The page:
Thousands celebrate First Amendment through freedom to tweet
More than 3,600 people participated in the 2012 Free to Tweet scholarship competition, celebrating the 221st birthday of the First Amendment on Dec. 15.
The competition encouraged students nationwide to reflect on the five freedoms of the First Amendment — freedom of speech, press and religion, and the right to assemble and petition — and tweet about one of these core liberties. Each tweet was an entry, with students eligible to win one of five $5,000 scholarships funded by the John S. and James L. Knight Foundation.
The competition, which was supported by Knight, the First Amendment Center, the Newseum, the American Society of News Editors and Patch, is the second annual celebration of the First Amendment through social media.
News organizations nationwide helped build visibility for the campaign. Especially noteworthy was the Cincinnati Enquirer‘s republication of the full Bill of Rights.
George Mason University’s Office of Student Media held a supplemental Free to Tweet competition, offering a prize for students at the school who participated in the national event.
Sample tweets from the competition (not necessarily winners):
- “The First Amendment applies to all speech, no matter how offensive; just because you don’t like it doesn’t mean you can stifle it.”
- “Without the freedom of press I wouldn’t be able to research the colleges I want to go to.”
- I would like to thank my founding fathers for giving me the chance to speak in a world where people don’t always listen.”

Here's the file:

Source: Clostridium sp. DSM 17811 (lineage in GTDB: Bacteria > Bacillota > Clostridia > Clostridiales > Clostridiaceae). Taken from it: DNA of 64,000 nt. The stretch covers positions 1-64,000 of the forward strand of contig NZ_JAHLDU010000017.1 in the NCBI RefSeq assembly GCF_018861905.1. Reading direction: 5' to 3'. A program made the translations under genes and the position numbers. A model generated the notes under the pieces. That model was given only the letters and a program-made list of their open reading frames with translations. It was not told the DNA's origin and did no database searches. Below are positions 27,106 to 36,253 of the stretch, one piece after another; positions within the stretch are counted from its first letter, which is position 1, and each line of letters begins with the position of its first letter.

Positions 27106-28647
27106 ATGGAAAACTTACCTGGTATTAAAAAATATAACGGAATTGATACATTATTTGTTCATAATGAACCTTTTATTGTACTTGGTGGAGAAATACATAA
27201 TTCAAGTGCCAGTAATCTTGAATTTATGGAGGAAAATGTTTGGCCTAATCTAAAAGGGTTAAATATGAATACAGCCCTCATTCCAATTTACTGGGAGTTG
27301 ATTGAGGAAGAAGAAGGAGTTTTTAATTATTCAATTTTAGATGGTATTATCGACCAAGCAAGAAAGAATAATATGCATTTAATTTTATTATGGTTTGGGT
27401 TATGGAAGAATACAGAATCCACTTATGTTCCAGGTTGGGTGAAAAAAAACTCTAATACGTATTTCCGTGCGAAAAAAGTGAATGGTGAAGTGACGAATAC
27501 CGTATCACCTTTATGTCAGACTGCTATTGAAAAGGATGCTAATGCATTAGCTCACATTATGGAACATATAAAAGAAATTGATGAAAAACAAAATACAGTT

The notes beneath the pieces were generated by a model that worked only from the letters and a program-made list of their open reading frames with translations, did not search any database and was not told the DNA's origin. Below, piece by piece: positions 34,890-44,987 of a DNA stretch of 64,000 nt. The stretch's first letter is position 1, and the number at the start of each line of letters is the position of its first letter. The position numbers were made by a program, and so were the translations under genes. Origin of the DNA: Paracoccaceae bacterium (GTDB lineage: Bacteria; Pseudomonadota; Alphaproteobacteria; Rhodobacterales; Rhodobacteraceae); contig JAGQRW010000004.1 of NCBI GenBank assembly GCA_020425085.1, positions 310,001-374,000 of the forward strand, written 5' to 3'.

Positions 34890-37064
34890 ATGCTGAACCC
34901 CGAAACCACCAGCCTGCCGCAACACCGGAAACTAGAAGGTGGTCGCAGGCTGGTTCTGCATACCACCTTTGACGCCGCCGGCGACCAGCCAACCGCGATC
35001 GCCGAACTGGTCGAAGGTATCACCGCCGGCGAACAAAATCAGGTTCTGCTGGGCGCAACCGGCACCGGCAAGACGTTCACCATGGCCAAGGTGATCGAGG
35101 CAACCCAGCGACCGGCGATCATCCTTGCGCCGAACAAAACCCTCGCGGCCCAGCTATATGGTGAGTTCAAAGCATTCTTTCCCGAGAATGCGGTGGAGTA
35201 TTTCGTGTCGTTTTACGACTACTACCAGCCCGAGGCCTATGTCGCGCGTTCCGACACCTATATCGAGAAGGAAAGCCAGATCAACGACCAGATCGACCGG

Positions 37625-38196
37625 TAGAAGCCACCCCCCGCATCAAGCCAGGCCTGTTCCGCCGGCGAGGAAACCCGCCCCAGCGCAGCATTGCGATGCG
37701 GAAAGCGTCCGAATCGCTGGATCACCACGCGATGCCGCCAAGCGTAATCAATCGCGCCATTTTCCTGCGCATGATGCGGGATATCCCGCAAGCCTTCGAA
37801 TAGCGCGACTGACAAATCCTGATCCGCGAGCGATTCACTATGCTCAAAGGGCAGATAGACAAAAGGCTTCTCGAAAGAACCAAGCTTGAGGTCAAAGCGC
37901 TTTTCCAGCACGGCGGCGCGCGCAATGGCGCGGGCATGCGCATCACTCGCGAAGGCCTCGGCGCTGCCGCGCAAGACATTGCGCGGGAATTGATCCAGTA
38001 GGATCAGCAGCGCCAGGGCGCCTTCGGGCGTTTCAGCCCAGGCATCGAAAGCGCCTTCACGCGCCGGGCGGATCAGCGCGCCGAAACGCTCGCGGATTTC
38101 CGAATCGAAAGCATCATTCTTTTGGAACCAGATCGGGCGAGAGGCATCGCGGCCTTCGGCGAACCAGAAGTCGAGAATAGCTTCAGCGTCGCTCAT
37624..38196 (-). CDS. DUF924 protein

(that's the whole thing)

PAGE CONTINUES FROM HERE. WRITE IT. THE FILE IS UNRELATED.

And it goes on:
- “Gather together. Stand together. Together let’s make a change.”
- “If you are unhappy with your government, you have the right to demand change. So many take the right of petition for granted.”
Judging of the entries by First Amendment experts and educators has begun and winners will be announced in January. Participants should watch for updates on Twitter by following @freetotweet2012.
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The First Amendment Center is an educational organization and cannot provide legal advice.
Ken Paulson is president of the First Amendment Center and dean of the College of Mass Communication at Middle Tennessee State University. He is also the former editor-in-chief of USA Today.
Gene Policinski, chief operating officer of the Newseum Institute, also is senior vice president of the First Amendment Center, a center of the institute. He is a veteran journalist whose career has included work in newspapers, radio, television and online.
John Seigenthaler founded the First Amendment Center in 1991 with the mission of creating national discussion, dialogue and debate about First Amendment rights and values.
Dr. Charles C. Haynes is director of the Religious Freedom Education Project at the Newseum. He writes and speaks extensively on religious liberty and religion in American public life.
David L. Hudson Jr. is an expert in First Amendment issues and a regular contributor to the First Amendment Center's website. Hudson teaches law and was a scholar at the First Amendment Center.